Whilst the Australian women’s cricket domestic competition has been played, there is plenty of other high quality women’s cricket being played around the globe, with a number of international series being fought out.
The increased number of international series is just another example of how much the women’s game has grown in recent years with the support of the ICC, home boards and players associations.
With the WNCL and WT20 on a week hiatus I thought that it might be worthwhile to give you a brief overview of what has been happening in the various international series.
Around the Globe
South Africa vs Bangladesh – September 2013
South Africa hosted Bangladesh at home in three ODIs and three T20s. With the 2014 T20 World Cup to be held in Bangladesh next year in March/April, the Bangladesh women’s team automatically qualified for the tournament, therefore, opportunities for them to play against seasoned campaigners will give them invaluable experience which they will need come early next year.
Despite losing the all 6 matches to South Africa, whose top order dominated throughout the two formats, the Bangladeshi team did show some fight in the last T20 where they were chasing 106 to lose by only three runs.
West Indies vs New Zealand – October 2013
Before the Tri-Series between West Indies, England and New Zealand, the West Indies hosted New Zealand in Kingston, Jamaica. They played three ODIs, with both teams fielding relatively similar squads that played in the World Cup in February 2013, meaning it was always going to go down to the wire.
Suzie Bates, part of the WA Fury Squad who was also the Player of the Tournament during the recent World Cup, began the series well, registering her fifth hundred and steering New Zealand to the first win of the series.
The Kingston pitch must have been turning square, forcing the West Indies to select one pace bowler and the rest spin in the secind ODI. That seemed to work as between both teams, 13 out of the 20 wickets that fell that day went to the spinners. The West Indies came out on top in this match and levelled the series in doing so.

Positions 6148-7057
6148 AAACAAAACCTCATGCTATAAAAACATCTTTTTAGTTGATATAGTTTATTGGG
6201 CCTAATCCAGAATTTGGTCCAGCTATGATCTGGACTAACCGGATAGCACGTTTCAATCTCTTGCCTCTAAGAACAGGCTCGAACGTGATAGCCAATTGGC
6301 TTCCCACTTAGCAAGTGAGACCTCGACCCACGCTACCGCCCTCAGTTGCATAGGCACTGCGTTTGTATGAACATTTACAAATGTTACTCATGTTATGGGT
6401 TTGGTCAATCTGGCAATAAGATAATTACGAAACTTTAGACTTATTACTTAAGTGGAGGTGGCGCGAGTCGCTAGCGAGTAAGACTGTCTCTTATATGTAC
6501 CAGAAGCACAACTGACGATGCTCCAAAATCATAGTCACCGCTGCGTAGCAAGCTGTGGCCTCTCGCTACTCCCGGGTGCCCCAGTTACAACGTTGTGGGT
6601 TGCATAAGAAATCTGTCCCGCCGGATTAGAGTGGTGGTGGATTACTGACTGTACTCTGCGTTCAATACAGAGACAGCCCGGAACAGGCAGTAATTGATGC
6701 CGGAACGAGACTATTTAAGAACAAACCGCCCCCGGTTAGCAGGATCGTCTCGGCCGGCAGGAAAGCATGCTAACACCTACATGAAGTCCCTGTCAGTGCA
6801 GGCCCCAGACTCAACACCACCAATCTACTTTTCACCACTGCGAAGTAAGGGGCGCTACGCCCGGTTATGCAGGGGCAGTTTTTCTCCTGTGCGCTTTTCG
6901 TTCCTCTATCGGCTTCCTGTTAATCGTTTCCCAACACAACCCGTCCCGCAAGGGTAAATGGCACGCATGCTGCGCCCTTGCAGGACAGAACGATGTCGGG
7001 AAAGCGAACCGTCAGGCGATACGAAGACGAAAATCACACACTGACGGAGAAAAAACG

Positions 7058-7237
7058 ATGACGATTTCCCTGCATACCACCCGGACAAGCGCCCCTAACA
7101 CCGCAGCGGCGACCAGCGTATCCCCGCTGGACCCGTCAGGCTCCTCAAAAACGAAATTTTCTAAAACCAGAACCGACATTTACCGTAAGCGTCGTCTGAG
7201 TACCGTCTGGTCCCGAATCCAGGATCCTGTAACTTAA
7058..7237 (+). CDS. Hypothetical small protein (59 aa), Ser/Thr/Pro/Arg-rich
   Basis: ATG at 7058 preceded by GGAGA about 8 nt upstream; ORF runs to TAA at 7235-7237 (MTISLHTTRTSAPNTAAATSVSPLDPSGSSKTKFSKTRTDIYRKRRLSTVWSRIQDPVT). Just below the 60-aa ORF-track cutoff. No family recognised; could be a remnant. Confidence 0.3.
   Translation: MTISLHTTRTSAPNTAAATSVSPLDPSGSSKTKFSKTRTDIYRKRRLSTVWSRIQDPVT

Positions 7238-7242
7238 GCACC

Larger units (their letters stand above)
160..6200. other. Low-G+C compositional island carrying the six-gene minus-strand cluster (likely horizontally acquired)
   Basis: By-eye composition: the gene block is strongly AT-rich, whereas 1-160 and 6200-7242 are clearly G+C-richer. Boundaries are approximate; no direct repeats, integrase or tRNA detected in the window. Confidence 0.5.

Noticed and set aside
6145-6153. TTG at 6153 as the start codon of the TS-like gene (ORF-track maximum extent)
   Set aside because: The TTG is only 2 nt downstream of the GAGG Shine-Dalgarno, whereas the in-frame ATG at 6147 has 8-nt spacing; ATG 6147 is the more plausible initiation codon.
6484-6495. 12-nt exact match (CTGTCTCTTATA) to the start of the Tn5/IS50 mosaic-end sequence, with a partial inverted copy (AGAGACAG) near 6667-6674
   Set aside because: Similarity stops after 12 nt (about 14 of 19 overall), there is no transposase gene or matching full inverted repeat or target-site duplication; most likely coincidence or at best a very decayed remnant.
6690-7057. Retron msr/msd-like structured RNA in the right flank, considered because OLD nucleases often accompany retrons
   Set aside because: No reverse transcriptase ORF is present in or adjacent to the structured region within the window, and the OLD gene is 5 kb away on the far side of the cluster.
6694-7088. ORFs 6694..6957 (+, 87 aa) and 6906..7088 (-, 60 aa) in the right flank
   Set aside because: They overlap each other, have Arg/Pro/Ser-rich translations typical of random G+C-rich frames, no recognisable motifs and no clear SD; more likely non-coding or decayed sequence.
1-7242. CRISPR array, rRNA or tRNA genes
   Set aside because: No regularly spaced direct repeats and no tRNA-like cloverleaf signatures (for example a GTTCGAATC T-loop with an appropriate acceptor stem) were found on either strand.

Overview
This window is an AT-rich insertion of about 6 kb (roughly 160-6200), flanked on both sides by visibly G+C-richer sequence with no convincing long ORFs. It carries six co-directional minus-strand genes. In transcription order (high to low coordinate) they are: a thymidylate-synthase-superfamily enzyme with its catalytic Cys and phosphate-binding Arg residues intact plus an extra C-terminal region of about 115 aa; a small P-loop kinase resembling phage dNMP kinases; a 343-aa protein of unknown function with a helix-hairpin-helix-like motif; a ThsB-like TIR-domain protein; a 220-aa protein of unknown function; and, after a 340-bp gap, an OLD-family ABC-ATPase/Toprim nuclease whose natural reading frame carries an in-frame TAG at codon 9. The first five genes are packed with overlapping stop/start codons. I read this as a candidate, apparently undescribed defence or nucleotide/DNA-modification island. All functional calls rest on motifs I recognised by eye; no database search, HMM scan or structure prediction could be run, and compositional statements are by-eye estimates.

In the third and deciding ODI, Stefanie Taylor, the current holder of the ICC Women’s Player of Year, played the perfect match, stamping her authority as she scored an unbeaten 135 and took four wickets to secure the West Indies women’s team their first series win against New Zealand.
Tri Series (West Indies, New Zealand & England) – October
Due to the recent success of the West Indies team in both formats, it is great to see that West Indies Cricket Board, as well as other ICC home boards, willing to schedule extra fixtures involving the West Indies, who are definitely shaping up as a potential powerhouse of women’s cricket.
During the T20 Tri-Series all teams played against each other twice, with a final against the top two teams. Some notable performances throughout the series included young gun Shaquana Quintyne, from the West Indies, picking up her best bowling figures of 5-16 against England.
For England, the experienced Jenny Gunn (5-18) and new comer, who we got to know during the Ashes Series, Natalie Sciver (4-21), accounted for New Zealand as they lost seven wickets for nine runs in one of the matches.
The last round match came down to the one over eliminator with West Indian batter Deandra Dottin accounting easily the six runs England scored with two hits. That win meant that the two teams would meet again in the final.
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